First Two Berkshire Museum Items Attract $1.4 Million | Connecticut Public Radio

First Two Berkshire Museum Items Attract $1.4 Million

May 15, 2018
Originally published on May 14, 2018 10:25 pm

The first two pieces up for auction from the Berkshire Museum's art collection fetched more than $1.4 million at auction Monday night in New York.

Henry Moore's 1942 drawing, "Three Seated Woman," was the first work to hit the auction block. Valued at between $400,00 and $600,000, the action was slow with only a few bids being registered. It ended up going for $300,000 after some fees were figured in.

But the next item, Francis Picabia's 1914 watercolor "Force Comique," garnered more attention from prospective buyers in the auction house, on the phone or online. Approximately ten bids were taken before auctioneer Helena Newman banged her gavel. The final price: $1.19 million including fees, right at the high end of its value estimated by Sotheby's, which is handling the Berkshire Museum items.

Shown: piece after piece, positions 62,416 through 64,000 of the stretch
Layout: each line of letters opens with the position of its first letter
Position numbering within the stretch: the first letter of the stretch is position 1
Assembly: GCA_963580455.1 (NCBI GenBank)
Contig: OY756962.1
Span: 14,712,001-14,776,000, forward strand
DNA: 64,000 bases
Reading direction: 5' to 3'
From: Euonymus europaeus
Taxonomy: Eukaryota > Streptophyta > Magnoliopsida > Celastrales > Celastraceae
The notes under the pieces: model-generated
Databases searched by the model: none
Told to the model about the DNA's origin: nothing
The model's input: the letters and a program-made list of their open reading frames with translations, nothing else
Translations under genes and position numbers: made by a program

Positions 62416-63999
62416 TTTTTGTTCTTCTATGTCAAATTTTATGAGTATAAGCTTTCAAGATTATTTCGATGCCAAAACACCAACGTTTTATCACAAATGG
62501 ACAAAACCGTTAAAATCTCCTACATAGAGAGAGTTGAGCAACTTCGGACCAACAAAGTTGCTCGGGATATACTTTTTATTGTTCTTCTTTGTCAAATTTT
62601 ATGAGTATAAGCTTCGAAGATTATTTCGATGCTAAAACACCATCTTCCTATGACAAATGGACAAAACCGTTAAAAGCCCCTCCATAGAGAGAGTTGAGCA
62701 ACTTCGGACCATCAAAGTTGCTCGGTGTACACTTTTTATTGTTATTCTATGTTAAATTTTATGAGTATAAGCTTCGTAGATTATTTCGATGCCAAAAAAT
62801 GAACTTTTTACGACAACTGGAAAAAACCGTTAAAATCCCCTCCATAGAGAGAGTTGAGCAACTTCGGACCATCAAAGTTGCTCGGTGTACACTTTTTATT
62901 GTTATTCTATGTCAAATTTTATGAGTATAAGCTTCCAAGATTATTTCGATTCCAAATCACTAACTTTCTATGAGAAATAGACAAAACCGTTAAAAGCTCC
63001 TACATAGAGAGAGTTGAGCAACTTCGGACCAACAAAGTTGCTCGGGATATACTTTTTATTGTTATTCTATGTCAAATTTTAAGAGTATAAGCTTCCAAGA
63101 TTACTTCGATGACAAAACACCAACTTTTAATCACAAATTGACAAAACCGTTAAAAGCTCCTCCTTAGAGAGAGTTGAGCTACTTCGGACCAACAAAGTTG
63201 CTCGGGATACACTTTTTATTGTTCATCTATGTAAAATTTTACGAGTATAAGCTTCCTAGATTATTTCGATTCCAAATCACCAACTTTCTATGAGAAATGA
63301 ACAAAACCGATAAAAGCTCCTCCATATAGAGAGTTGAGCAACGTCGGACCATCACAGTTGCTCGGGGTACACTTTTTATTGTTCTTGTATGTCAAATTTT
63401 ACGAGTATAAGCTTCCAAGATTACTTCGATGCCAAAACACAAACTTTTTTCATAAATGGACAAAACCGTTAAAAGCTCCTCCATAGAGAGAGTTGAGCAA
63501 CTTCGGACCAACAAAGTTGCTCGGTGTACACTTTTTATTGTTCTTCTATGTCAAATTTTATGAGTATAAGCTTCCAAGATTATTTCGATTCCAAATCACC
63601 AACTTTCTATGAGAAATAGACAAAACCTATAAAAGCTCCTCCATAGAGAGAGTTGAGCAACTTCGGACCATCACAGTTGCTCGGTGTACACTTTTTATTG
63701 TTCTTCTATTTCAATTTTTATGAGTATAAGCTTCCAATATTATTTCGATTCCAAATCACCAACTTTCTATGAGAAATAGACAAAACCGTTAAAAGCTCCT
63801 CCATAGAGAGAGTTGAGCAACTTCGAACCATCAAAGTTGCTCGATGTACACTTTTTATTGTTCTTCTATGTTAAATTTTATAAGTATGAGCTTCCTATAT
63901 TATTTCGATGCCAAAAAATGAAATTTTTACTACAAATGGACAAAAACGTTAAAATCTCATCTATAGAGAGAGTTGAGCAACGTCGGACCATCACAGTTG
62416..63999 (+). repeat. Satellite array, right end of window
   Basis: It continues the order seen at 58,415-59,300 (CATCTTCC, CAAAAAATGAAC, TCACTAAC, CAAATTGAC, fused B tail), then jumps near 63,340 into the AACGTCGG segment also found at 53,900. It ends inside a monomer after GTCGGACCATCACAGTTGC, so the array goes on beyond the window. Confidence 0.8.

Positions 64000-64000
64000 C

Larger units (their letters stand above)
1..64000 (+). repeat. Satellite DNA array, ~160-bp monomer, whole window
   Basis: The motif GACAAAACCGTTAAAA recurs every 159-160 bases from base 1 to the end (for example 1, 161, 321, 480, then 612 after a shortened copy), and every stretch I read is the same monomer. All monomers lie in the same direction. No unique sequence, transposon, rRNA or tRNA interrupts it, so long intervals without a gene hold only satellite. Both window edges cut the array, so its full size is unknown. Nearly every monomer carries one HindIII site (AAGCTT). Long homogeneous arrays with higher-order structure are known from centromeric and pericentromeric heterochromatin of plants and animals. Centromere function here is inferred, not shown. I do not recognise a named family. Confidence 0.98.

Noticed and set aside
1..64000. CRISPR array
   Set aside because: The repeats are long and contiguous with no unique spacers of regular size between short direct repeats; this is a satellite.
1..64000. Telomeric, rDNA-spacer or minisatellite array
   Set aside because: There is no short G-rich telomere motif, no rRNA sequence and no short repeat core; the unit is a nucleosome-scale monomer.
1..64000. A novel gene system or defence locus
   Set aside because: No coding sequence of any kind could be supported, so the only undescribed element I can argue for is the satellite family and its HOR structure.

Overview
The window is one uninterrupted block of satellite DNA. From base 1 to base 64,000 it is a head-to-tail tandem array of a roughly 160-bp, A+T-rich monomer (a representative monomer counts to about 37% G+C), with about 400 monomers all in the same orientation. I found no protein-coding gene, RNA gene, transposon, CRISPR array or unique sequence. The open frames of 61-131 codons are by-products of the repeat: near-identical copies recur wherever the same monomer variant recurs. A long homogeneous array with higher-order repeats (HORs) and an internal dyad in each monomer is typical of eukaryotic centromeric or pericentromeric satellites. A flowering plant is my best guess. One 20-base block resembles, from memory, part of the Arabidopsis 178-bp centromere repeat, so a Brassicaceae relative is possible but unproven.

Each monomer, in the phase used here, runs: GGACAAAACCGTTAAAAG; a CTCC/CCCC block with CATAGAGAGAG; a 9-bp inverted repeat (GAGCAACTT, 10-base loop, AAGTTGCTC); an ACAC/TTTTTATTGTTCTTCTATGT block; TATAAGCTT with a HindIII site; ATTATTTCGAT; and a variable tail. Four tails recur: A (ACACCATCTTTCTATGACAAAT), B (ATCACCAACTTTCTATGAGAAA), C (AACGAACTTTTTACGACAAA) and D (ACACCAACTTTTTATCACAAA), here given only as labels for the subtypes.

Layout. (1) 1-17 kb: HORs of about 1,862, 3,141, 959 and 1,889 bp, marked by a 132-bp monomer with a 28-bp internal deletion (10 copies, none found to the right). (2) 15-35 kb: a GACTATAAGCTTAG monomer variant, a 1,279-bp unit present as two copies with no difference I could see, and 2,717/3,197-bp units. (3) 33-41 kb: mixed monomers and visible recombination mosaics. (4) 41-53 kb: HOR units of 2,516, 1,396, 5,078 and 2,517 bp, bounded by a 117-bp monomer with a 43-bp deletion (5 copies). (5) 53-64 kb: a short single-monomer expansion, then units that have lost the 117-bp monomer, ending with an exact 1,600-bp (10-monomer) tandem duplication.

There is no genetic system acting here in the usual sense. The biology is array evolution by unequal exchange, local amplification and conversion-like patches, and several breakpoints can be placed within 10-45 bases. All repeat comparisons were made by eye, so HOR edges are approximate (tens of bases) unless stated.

Over the next two weeks, up to 11 more works from the museum are slated for auction, including Norman Rockwell's "Blacksmith's Boy -- Heel and Toe."

After a lengthy legal battle focused on whether the museum had the right to sell art to raise funds the museum officials said it needed to survive, it reached a deal with the Massachusetts Attorney General's office earlier this year. The museum may sell up to 39 works adding up to $55 million, in order to fund renovations and boost its endowment. The Massachusetts Supreme Judicial Court gave its approval to the agreement last month.

The museum previously sold another Rockwell, Shuffleton's Barbershop, in a private sale to a yet-to-open California museum co-founded by Star Wars creator George Lucas. The price was not disclosed, but the painting has an estimated value of $20 million to $30 million. It is scheduled to be loaned to the Norman Rockwell Museum in Stockbridge, Massachusetts, for up to two years.

The plan by the museum has caused a stir locally and in the art world. Some residents of Berkshire County are upset that the art will leave the county, they say, never to return. And they have questioned whether the museum's financial condition is poor enough to warrant the sale. Others in the art museum industry have criticized Berkshire Museum officials, saying the sale goes against professional standards and could set a dangerous precedent for other museums.

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